Giving Your Right Brain a Regular Workout

Is Instagram Changing How We See Art?

Want to see what’s happening in contemporary art? See what new colors are dominating this 2014? See what your favorite designers are up to? It appears to be all unfolding on Instagram. There’s been a shift for artists, museums and art publications to break down the fourth wall of art making and embrace they’re fans and followers in new and unprecedented ways. After Facebook purchased Instagram last year for one billion dollars, everybody else has followed suit by incorporating Instagram into every experience of art (planning, making, installing, exhibiting, after-partying), and has opened a gateway to view the entirety of the art world (from the spirit-level hanging session dregs to the sleek, polished install) as we’ve never seen before.

@pauloctavious

Furthering this immersion of Instagram into museum installations and studio-progress shots, is the rise in Instagram over traditional artists websites. It seems each day a mid-to-late-career artist is turning to Instagram before a blog or website to announce any development, personal, professional, or otherwise. Artists such as Ai Wei Wei, Yoko Ono, and Paul Octavious (and the millions of others that have adopted their use of the app) have revolutionized how we interact with contemporary art, and how we receive information about art as it unfolds before our eyes.

Initially I was skeptical of Instagram’s infiltration of museums and replacement of the traditional artist website. The low-fi filters seemed like a tacky bastardization of the history of photography, a pathetic imitation of Lomography and traditional Type C printing. Apart from the dubious quality of imitating the analogue aesthetic with a smartphone, it also appeared to be a giant exercise in narcissism bread specifically for a selfie-riddled demographic who possess an unbridled neurotic case of FOMO (fear of missing out).

 

@pauloctavious

Instead, I think Instagram has the potential to open up how we access contemporary art, and access new audiences and viewers which we couldn’t do previously.

Easily the most redeeming feature of Instagram is it’s ability to enable people to interact with art in new ways. Instead of going to stand in front of a Van Gogh and snap a photo on your 1 megapixel digital camera, we now snap a photo and post it on Instagram. To view this exercise as redundent is cynical: it’s facilitating the spread of art across varying mediums that mean we are still looking at, and interacting with an artist (for example, Van Gogh,) who has now been dead for 124 years.

If it helps art reach a wider audience, and induces conversation about what we look at (and why), then it is a good contribution to the canon of art. To dismiss sharing through Instagram as limiting or flattening is missing the point, if anything, it’s expanding the conversation around contemporary art.

Ultimately, snapping artwork and grammin’ it means more people will view the artwork, which is always a good thing. If we can have conversations (IRL or online) about viewing art, then something is working. After Anish Kapoor’s mirror artworks went on an international tour of art galleries, Instagram was flooded with selfies viewers had taken in front of the pieces. And while this is trite and self-indulgent, it does increase the amount of eyeballs on challenging contemporary art.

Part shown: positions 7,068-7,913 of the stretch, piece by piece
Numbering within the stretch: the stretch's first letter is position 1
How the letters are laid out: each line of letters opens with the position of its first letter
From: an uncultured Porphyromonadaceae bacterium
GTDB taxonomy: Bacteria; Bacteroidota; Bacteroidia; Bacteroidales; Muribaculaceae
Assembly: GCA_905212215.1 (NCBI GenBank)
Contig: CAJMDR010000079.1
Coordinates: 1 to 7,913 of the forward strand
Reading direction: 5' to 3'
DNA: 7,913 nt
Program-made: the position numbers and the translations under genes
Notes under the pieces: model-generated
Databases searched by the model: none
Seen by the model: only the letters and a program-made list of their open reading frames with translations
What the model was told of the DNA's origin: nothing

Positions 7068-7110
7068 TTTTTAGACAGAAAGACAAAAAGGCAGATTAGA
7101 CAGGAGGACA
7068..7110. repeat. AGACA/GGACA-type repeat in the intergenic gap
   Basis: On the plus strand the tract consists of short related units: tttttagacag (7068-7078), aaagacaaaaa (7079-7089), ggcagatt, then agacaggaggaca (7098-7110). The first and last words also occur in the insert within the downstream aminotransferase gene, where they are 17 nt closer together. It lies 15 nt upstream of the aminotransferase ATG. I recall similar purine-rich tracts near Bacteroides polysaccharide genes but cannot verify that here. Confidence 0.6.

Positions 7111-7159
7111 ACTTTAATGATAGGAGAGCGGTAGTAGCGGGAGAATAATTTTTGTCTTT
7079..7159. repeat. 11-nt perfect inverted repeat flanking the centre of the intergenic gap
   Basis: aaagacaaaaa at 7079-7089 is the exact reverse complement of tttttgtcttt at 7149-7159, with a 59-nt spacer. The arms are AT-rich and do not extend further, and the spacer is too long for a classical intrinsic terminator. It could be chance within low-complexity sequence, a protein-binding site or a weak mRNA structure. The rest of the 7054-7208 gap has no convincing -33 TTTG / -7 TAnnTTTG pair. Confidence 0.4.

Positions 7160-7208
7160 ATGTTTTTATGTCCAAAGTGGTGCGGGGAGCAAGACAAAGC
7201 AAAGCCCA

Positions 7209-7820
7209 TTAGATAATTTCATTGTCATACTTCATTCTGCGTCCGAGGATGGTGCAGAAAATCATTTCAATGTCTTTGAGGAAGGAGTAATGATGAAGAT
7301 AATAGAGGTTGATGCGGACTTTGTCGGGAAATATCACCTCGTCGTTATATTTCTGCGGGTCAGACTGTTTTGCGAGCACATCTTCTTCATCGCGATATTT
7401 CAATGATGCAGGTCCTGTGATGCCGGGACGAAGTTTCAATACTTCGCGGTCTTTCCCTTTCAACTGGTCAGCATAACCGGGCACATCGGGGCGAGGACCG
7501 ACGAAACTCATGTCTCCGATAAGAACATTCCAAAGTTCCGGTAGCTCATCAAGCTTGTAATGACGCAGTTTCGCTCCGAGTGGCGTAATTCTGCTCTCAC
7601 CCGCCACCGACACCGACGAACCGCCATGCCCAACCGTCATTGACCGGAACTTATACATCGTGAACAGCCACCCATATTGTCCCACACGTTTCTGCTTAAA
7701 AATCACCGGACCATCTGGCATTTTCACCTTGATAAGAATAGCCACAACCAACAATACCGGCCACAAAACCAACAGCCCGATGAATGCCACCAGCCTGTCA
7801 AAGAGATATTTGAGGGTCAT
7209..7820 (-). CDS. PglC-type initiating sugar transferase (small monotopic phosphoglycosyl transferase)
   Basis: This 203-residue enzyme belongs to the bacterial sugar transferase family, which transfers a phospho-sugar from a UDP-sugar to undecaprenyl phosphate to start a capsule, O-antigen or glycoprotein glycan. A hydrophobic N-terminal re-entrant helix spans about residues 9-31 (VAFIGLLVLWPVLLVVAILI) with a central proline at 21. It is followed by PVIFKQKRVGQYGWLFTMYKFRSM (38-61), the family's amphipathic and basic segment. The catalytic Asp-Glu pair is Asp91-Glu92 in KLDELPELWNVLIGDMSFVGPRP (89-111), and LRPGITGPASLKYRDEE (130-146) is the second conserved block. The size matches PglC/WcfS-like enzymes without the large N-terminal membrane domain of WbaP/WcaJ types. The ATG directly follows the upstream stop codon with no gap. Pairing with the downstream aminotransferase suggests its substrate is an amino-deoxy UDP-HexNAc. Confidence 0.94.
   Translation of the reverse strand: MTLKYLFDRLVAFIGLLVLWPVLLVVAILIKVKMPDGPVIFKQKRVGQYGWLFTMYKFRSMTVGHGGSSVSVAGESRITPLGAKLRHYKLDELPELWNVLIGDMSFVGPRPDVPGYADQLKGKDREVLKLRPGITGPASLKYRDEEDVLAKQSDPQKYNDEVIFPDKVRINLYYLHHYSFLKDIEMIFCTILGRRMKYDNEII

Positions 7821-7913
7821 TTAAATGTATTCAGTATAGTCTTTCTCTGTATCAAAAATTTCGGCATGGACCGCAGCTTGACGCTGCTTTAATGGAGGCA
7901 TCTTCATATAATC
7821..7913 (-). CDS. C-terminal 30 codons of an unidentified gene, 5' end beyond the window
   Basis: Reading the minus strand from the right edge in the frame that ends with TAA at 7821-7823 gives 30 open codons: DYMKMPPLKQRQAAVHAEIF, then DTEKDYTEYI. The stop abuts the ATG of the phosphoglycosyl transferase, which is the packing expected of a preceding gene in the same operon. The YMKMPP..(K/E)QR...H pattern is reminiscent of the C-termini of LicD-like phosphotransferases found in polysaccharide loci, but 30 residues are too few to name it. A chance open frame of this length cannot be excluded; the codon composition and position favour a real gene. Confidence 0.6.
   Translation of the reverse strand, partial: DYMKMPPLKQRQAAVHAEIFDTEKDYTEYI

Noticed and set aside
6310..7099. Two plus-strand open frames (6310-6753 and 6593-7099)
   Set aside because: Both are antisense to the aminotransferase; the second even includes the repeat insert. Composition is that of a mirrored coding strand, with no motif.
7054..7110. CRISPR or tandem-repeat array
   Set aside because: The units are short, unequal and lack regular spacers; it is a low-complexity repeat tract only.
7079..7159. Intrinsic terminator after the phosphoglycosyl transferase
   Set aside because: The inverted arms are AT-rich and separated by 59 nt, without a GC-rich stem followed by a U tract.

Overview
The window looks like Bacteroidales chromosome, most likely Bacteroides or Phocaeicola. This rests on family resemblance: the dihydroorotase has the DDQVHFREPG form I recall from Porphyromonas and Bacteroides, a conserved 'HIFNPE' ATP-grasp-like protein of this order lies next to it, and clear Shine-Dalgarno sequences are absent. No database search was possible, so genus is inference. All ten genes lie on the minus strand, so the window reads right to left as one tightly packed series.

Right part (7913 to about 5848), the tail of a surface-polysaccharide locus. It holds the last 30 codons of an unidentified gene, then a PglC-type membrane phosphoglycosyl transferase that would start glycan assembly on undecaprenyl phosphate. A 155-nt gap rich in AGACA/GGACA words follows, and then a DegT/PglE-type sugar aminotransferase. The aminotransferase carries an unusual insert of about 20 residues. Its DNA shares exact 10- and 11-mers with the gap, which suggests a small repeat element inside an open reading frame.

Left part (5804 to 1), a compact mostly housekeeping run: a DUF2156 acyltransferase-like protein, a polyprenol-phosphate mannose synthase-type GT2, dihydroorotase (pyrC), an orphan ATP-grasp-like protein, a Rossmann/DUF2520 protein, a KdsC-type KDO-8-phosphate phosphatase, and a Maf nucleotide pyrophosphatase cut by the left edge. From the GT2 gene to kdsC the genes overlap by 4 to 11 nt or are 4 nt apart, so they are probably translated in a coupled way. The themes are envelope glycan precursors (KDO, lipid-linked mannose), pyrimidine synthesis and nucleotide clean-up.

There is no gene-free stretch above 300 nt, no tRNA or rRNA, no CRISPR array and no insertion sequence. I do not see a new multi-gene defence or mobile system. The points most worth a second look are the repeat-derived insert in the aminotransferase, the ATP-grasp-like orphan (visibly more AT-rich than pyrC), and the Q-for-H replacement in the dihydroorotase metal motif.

@yokoonoofficial

As Instagram adjusts our traditional relationship with finished artworks, to be a passive viewer or spectator, it also adjusts our relationship with museums and institutions. The New Yorker often lends it’s Instagram account out to staff, artists, writers and cartoonists to capture New York through their eyes, if only for a day or two. The Brooklyn Museum, a long time champion of casual-cool installation art, has embraced Instagram to invigorate a stale relationship most museum-goers have with large tomb-like art institutions.

It’s this break in the fourth wall, in the designed surface, that is frankly refreshing. The idea of press releases and artist websites are becoming an antiquated formality. Instagram is an exciting view inside the process of an artist disturbs the traditional stereotype of the artist as a solo genius that produces completely resolved bodies of work is a rewarding insight  It lends another creative agency to artists that are often flattened by press releases and website biographies written awkwardly in the third person.

As we don’t clearly know the future for Instagram after it’s buyout by Facebook, we do know that it’s changed how we interact with other artists and particularly museums in what I see as an exciting (rather than debilitating) way. If you haven’t already, check out this post for some amazing artists to follow.

And try these museums for some behind the scenes action: MoMa, the Brooklyn Museum, the Barbican Centre, San Fran MoMa, and New Museum.

 

 

@aiww

What do you think of using Instagram? Do you use it ? If so, share your account with us and each other in comments!

[Header image: “L’Infinito by victorisbeard]

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